(CNN)"The Beguiled" has a throwback feel that goes beyond its debt to the creepy 1971 film starring Clint Eastwood. Writer-director Sofia Coppola has produced a small-scale movie that exalts old-fashioned movie-making qualities, yielding a refreshingly understated alternative to a sea of summer blockbusters.
'The Beguiled' serves up old-fashioned charms
The movie's sexual politics actually feel a trifle dated, but the strong cast compensates that, with Nicole Kidman, Kirsten Dunst and Colin Farrell all delivering topnotch work. For all that, this is still the kind of hard-to-market attraction that won't lose much being watched on cable, which is the sizable challenge facing such projects when it comes to seducing filmgoers into forking over their time and money.
Adapted from Thomas Cullinan's novel, the Southern-fried plot is a model of simplicity, with the action transpiring almost entirely within the confines of a single dwelling. It's 1864 in Virginia, where the occupants of a small girls seminary are struggling their way through the waning stages of the Civil War.
One of the students stumbles across a Union soldier, Corporal John McBurney (Farrell), who has been seriously wounded. After some debate, the headmistress Miss Martha (Kidman) and her one employee, Edwina (Dunst), decide to take him in, with his male presence and manipulative charms bringing a sense of lurking tumult and furtive lust into this otherwise utterly proper abode.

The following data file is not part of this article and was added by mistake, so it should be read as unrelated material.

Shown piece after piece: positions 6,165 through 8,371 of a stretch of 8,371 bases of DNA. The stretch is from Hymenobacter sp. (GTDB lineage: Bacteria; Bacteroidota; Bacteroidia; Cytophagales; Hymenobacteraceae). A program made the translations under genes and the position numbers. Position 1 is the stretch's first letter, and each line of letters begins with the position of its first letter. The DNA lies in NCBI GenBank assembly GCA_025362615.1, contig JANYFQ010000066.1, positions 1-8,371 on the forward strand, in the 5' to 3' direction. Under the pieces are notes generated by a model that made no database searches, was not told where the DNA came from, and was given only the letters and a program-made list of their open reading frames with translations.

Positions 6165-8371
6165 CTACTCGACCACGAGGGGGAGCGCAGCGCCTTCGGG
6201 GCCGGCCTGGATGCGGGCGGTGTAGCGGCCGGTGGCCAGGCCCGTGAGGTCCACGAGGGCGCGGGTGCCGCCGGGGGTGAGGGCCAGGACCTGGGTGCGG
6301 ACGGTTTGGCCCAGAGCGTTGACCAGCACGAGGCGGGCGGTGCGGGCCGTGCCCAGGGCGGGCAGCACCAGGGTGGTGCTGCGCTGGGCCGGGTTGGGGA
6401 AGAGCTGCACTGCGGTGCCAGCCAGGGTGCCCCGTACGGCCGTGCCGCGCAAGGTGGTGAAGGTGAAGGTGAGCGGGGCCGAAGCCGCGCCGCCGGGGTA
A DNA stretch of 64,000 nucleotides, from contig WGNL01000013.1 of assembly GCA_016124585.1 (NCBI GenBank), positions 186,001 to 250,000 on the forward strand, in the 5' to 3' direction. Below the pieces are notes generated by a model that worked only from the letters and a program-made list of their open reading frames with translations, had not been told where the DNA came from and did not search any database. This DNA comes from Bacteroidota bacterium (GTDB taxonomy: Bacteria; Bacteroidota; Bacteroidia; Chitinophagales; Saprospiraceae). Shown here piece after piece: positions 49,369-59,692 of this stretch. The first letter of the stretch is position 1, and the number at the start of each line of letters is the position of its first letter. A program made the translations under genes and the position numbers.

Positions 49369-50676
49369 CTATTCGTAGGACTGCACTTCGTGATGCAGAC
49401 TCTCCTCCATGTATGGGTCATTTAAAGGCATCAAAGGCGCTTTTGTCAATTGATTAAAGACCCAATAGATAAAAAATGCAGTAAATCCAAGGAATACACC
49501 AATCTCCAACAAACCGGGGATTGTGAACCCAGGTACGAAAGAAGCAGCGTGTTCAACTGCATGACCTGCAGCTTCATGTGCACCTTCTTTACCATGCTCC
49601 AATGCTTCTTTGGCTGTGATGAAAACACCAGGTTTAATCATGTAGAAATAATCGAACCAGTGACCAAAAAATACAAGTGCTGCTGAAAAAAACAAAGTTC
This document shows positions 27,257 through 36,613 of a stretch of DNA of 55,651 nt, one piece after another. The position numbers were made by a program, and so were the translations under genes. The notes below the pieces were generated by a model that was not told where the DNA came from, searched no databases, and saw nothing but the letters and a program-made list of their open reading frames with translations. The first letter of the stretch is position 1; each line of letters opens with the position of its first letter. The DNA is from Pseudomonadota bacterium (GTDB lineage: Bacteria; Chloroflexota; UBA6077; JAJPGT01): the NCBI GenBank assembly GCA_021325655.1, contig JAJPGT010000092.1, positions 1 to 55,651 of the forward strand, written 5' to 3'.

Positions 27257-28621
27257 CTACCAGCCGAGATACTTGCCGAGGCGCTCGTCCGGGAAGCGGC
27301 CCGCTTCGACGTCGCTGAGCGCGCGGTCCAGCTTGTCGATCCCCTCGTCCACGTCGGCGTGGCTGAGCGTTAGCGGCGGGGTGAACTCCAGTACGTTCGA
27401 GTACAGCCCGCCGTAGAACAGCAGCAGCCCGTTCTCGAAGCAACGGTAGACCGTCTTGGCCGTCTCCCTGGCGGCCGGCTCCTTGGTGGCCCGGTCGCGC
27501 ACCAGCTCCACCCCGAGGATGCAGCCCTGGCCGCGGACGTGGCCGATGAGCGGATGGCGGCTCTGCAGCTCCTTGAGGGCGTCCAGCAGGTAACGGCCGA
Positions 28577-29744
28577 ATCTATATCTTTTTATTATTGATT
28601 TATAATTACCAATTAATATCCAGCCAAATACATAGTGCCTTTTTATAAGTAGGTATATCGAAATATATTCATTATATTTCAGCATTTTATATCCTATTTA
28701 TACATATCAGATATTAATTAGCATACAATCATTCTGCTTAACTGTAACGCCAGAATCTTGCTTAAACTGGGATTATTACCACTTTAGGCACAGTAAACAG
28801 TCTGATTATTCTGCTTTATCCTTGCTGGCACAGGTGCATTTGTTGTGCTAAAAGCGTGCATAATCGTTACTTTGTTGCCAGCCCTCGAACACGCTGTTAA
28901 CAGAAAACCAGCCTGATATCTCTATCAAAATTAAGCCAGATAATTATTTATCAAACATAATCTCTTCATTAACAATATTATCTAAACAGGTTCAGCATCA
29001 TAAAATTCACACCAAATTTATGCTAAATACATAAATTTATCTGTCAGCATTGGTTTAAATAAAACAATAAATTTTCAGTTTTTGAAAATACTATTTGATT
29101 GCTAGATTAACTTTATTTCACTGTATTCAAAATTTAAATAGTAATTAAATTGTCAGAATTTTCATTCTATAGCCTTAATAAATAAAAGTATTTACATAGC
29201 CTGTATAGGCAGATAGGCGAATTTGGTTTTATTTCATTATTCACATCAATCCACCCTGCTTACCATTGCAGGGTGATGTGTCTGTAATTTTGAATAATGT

McBurney quickly grasps that staying within the house is vital to his survival, or at least, cushier than landing in a Confederate prison. So he begins a flirtation with Edwina, a prim schoolmarm type whose aspirations and hunger for more from life are hinted at in the way she responds to his overtures.
The girls are agitated to varying degrees by having a man in their midst, including the oldest among them, a teen (Elle Fanning) who may be a little closer to womanhood than her stewards realize.
Using gauzy light and virtually no music, Coppola has essentially stripped the project to its core, dispensing with the earlier version's flashbacks of the soldier at war and its racial component, as Miss Martha notes early on that the slaves have run away.
"The Beguiled" nevertheless stokes low-key suspense -- calling it a thriller is almost false advertising -- as Coppola (who garnered the best director prize at the Cannes Film Festival) leaves the audience feeling as vaguely unsettled as the characters. Her cast responds by conveying quite a lot with very little, including Farrell, who has wisely been allowed to use his native accent.
As for Kidman and Dunst, it's worth noting that both have earned recent praise for limited TV series ("Big Little Lies" and season two of "Fargo," respectively), offering a reminder of how television has supplanted film in creating these sorts of meaty roles for actresses.
If those big-screen opportunities have become relatively few and far between these days, like everyone else in "The Beguiled," its stars have made the most of them.
"The Beguiled" opens in limited release on June 23. It's rated R.